The dedicated education unit in nursing as a community of practice

Laurie Grealish, Kasia Bail, Jo Gibson

Research output: A Conference proceeding or a Chapter in BookChapterpeer-review

1 Citation (Scopus)


This chapter provides an historical analysis of the pedagogical imperatives and priorities for nursing education that triggered interest in the Dedicated Education Unit. The authors discuss how the transition from hospital to university nursing education demanded new partnerships between universities and healthcare organisations, a variety of new student clinical learning models and research into students’ clinical learning. They use a theoretical framework for workplace learning to discuss the Dedicated Education Unit in terms of concepts such as the invitational quality of the learning environment, student agency and identity and the pedagogies of teaching and assessment in clinical education, focusing on curriculum design, feedback and meeting competencies. They also explore the value of community of practice theory to promote knowledge learnt through experience in the Dedicated Education Unit. The chapter ends with identification of four key areas for further research: curriculum design, pedagogies, stakeholder engagement and the Dedicated Education Unit as a learning organisation.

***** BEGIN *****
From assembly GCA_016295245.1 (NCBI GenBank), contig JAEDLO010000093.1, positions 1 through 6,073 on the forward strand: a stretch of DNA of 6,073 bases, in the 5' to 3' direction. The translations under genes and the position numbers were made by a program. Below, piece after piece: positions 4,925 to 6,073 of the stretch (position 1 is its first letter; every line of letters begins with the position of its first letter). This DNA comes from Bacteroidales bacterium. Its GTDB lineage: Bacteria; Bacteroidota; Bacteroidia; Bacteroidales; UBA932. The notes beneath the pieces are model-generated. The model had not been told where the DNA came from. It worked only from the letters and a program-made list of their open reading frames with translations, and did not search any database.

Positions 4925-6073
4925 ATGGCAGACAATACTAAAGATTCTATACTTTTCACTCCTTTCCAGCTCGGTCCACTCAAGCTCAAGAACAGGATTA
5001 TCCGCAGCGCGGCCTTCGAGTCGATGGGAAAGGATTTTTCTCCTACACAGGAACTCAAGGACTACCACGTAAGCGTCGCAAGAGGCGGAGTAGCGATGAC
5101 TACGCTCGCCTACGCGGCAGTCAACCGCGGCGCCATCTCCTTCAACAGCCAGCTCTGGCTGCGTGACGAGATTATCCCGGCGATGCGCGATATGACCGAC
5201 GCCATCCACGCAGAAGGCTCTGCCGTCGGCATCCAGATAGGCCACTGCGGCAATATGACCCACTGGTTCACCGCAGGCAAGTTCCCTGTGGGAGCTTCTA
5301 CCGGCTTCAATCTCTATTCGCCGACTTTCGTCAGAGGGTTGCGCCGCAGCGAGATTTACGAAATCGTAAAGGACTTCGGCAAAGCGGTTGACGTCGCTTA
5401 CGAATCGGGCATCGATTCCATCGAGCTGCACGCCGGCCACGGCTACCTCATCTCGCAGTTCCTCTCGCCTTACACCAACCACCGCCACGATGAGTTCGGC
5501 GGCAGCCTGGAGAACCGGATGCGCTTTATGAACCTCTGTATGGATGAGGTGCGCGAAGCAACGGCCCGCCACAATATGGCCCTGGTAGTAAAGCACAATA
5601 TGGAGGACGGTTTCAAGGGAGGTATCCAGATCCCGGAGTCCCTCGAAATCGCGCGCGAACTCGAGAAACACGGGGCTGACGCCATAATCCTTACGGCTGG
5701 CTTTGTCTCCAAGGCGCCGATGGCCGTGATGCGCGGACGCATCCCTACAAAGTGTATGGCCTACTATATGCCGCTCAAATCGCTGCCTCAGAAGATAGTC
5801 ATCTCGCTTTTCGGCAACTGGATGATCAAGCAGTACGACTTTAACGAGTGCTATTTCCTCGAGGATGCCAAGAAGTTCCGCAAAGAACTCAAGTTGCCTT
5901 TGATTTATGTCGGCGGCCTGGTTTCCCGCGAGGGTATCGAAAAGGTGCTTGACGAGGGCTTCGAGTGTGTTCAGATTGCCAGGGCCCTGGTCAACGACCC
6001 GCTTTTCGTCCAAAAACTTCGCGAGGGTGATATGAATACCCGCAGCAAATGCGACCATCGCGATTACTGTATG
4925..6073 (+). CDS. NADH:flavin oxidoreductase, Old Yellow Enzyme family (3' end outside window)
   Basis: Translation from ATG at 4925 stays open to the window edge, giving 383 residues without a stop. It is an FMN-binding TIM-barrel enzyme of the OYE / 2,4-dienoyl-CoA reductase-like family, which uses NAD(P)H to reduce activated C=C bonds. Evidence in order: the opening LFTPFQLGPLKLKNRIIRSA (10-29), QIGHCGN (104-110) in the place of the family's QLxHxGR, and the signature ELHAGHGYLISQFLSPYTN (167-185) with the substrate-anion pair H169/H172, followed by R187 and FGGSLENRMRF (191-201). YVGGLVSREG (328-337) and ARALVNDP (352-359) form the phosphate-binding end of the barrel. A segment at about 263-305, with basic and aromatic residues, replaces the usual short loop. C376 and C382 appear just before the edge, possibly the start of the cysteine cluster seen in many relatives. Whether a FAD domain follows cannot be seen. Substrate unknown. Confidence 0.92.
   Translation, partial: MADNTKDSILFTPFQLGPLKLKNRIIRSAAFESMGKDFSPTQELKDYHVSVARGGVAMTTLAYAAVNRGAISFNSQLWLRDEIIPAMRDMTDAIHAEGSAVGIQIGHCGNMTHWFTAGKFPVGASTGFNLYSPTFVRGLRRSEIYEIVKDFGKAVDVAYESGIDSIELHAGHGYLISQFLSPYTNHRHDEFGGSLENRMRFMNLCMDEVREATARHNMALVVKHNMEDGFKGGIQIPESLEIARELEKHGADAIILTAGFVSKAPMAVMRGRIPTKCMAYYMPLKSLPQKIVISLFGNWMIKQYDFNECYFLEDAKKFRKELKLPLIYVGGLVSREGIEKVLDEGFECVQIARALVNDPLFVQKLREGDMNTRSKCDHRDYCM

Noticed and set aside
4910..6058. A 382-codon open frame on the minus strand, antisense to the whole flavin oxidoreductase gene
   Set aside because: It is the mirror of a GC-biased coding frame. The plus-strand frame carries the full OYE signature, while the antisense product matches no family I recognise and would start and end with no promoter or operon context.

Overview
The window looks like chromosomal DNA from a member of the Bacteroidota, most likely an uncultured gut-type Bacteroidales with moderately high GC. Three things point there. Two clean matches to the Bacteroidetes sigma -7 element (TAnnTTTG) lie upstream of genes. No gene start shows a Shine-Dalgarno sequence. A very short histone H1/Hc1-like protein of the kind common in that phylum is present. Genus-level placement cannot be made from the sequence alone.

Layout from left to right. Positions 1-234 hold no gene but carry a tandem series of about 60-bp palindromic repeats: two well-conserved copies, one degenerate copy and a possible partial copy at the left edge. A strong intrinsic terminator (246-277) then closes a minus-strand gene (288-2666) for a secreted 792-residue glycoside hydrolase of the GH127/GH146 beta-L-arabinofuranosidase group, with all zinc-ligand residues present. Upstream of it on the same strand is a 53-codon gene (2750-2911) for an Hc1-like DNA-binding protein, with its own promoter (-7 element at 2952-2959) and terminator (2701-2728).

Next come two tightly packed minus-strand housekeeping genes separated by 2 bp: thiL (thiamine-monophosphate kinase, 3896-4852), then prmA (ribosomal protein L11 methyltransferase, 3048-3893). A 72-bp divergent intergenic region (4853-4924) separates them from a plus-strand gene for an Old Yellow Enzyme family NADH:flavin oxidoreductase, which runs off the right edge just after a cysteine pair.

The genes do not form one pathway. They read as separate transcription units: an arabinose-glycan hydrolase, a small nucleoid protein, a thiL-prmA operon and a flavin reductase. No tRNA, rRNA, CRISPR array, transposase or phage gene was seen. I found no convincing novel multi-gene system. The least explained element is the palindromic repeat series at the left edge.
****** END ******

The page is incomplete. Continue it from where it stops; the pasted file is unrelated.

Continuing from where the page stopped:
Original languageEnglish
Title of host publicationClinical Learning and Teaching Innovations in Nursing
Subtitle of host publicationDedicated Education Units Building a Better Future
EditorsKay Edgecombe, Margaret Bowden
Place of PublicationDordrecht, Netherlands
Number of pages18
ISBN (Electronic)9789400772328
ISBN (Print)9789400772311
Publication statusPublished - 2014

Publication series

NameInnovation and Change in Professional Education
ISSN (Print)1572-1957


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